HALIFAX -- The Nova Scotia government made a bid for peace with the province's teachers union Wednesday, while another labour battle was brewing with public servants.

Premier Stephen McNeil asked the Nova Scotia Teachers Union to sit down with an "open mind" in a bid to reach an contract agreement for 9,000 public school teachers, the union said in a statement.

The union agreed to the request, saying it was hopeful the premier's move signals a new approach by the Liberal government.

"We are looking forward to getting back to the table in an effort to resolve the current situation and bring positive change to our education system," said union president Liette Doucet.

Contract negotiations between the province and the union fell apart Nov. 25 after the sides agreed to meet with a conciliator.

The union's members have twice rejected a contract offer that the union executive recommended, and voted overwhelmingly in favour of a strike. The teachers are in the second week of a work-to-rule campaign, which has included the cancellation of all extracurricular activities, field trips, concerts and sports.

News that the two sides were resuming talks came hours after members of the Nova Scotia Government and General Employees Union voted by a margin of 94 per cent to reject a tentative agreement.

"We're not looking for anything that's outrageous," said union president Jason MacLean, adding that more than 60 per cent of the membership voted. "What we're looking to do right now is maintain what we have in our collective agreement."

The union, which represents about 7,300 civil servants, had initially recommended the union membership should ratify a tentative agreement reached more than a year ago, but it later changed its position, telling the membership to reject the deal.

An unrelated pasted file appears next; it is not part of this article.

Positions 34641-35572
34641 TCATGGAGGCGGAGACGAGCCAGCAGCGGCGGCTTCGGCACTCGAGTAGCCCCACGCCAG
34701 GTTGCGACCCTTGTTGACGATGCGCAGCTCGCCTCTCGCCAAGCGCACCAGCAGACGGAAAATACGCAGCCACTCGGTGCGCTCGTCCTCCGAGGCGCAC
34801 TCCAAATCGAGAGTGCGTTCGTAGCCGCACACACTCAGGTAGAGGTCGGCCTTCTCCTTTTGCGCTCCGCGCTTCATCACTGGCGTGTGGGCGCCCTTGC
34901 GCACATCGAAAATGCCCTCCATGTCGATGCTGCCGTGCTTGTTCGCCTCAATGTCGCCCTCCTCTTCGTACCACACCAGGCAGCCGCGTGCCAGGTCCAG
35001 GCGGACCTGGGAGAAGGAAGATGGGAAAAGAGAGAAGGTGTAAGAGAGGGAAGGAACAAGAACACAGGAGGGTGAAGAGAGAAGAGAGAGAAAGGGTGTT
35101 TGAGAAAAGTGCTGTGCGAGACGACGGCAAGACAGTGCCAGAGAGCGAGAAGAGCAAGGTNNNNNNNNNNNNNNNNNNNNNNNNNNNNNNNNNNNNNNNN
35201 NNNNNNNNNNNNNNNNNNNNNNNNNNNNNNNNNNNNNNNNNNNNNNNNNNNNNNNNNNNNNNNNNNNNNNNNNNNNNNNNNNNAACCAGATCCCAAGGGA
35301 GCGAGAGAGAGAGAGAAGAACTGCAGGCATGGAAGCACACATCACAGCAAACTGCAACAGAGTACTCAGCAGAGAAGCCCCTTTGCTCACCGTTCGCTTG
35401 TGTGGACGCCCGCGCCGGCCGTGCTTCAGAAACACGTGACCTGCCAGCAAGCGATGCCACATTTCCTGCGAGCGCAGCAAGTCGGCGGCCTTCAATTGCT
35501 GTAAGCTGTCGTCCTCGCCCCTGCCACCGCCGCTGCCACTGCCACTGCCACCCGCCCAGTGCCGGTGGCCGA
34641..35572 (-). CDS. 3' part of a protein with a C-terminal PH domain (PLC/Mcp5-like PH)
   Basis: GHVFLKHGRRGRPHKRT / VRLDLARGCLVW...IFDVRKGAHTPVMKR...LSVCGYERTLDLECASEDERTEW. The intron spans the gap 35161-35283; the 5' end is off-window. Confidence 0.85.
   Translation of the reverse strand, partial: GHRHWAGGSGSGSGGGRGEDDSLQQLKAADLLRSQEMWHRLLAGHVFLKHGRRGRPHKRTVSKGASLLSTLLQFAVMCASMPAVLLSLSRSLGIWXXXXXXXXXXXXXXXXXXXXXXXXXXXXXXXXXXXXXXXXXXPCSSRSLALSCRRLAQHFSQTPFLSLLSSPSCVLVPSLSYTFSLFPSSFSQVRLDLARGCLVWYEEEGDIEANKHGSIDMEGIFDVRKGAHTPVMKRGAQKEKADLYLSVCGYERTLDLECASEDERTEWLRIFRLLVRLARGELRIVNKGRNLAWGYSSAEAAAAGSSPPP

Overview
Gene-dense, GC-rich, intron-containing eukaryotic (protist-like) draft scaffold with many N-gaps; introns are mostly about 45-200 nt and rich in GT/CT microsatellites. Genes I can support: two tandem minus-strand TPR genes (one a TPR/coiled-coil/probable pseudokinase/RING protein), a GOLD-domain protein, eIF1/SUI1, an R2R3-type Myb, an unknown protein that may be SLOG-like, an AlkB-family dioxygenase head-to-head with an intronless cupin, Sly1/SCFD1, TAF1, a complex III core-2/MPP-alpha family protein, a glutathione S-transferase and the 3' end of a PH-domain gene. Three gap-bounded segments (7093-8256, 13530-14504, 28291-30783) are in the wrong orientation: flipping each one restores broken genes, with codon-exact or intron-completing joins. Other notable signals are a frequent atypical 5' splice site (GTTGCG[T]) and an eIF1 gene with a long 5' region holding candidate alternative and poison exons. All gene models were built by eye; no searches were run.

MacLean said that agreement was reached "under duress" at a time when the government was threatening to introduce a bill that would put job security at risk. But when Bill 148 was introduced, the union learned it would not affect job protection. The bill has been introduced, but it has to be made law.

MacLean said the union wants to get back to the bargaining table.

"Stephen McNeil can't get a deal," MacLean said, referring to negotiations between the province and its public sector unions. "He did that by putting different pieces of legislation out there. If he wants a deal, here we are ... but leave the collective agreement intact and let's talk real bargaining."

Finance Minister Randy Delorey said the NSGEU deal was fair and affordable. The province had offered a four-year contract that starts with a two-year wage freeze followed by a three per cent increase in the final two years.

"Our fiscal position as been very clear, and that means that any plan that comes forward that gets negotiated has to respect our ability pay and not put at risk our fiscal plan," said Delorey.

Delorey said his government would reach out to the union. He said the province would proclaim Bill 148 "if we believe the fiscal position is put in jeopardy."

The minister is expected to provide an update on the province's finances Thursday.

MacLean said the union does not want arbitration, mediation or conciliation. He said members want to return to the bargaining table, and they're not concerned with Bill 148.

"If they want to proclaim it, have at 'er. We don't think it's worth the paper it's written on," said MacLean. "If they proclaim Bill 148, we'll be going to the courts with it because we think it's unconstitutional."

The union has proposed a three-year agreement with wage increases that would be tied to the province's economic growth and the consumer price index.